The Retreat of American Bankruptcy Law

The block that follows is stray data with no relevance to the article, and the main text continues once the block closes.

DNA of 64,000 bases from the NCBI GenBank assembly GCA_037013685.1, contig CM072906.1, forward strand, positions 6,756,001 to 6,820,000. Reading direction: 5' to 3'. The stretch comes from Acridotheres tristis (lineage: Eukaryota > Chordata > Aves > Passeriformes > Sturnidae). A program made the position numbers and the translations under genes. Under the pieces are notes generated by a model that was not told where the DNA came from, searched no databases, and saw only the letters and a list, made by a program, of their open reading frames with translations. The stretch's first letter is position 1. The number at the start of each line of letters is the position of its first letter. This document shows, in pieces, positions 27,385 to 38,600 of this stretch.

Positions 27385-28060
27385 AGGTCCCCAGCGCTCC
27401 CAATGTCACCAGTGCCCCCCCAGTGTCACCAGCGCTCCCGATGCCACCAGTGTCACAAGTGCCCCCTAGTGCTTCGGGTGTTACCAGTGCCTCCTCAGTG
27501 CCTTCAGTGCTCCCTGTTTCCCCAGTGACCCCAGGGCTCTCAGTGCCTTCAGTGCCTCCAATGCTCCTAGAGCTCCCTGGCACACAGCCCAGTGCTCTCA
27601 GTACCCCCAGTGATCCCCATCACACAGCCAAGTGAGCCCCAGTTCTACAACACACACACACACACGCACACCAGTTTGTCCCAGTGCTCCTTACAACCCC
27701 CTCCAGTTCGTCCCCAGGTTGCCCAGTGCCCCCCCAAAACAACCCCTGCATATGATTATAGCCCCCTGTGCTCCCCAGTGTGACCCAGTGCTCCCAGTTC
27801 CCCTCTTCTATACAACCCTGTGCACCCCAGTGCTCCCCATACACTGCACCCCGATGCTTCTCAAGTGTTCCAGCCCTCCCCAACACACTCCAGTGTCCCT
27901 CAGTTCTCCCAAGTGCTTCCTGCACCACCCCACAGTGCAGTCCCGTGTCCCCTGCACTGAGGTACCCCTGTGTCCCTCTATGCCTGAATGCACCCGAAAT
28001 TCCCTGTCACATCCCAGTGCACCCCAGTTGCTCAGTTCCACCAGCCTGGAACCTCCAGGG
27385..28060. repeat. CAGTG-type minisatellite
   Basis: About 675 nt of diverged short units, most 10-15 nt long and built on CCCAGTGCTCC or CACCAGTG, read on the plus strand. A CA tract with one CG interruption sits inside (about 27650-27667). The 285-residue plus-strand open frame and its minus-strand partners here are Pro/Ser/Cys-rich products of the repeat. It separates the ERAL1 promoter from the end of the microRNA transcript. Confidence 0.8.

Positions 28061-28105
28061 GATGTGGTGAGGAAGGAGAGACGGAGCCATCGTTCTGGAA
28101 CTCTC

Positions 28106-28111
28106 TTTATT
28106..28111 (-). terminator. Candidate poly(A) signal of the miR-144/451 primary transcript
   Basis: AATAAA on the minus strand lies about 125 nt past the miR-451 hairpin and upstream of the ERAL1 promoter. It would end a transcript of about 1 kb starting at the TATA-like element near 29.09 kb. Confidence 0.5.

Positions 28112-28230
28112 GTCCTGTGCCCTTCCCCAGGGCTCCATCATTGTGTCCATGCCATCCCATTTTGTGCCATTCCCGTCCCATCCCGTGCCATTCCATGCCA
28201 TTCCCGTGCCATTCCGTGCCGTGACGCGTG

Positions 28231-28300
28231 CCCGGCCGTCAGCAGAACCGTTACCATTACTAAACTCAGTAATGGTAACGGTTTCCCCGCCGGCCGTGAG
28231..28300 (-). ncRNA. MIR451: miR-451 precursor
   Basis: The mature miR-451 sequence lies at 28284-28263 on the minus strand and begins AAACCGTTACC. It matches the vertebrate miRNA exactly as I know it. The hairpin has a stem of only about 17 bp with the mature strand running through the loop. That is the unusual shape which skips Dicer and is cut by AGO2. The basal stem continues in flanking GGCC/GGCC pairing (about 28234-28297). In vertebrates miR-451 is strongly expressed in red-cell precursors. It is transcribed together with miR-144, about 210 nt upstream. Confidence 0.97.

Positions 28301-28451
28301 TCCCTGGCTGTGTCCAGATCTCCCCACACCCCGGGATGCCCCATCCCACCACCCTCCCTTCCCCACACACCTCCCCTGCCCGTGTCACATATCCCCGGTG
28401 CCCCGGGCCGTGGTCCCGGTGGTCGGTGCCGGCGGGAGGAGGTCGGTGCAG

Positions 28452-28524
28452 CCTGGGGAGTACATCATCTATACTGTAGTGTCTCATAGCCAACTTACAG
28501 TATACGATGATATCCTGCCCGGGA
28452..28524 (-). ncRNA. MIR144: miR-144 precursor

In 2005 the United States adopted provisions constraining the bankruptcy ‘fresh start’ for the first time in its history. This paper describes the experience under the 2005 amendments over the decade since their enactment, including the data reported by empirical studies of their effects. It suggests a reappraisal of the goals of consumer bankruptcy law in the 21st century, including the simplification and reduction of costs that would arise from abandoning the idea that bankruptcy law should be used as a collection device for professional creditors in consumer cases. It discusses various possible approaches for a new reform while emphasising the importance of the continuing role of lawyers and courts in the consumer bankruptcy process.
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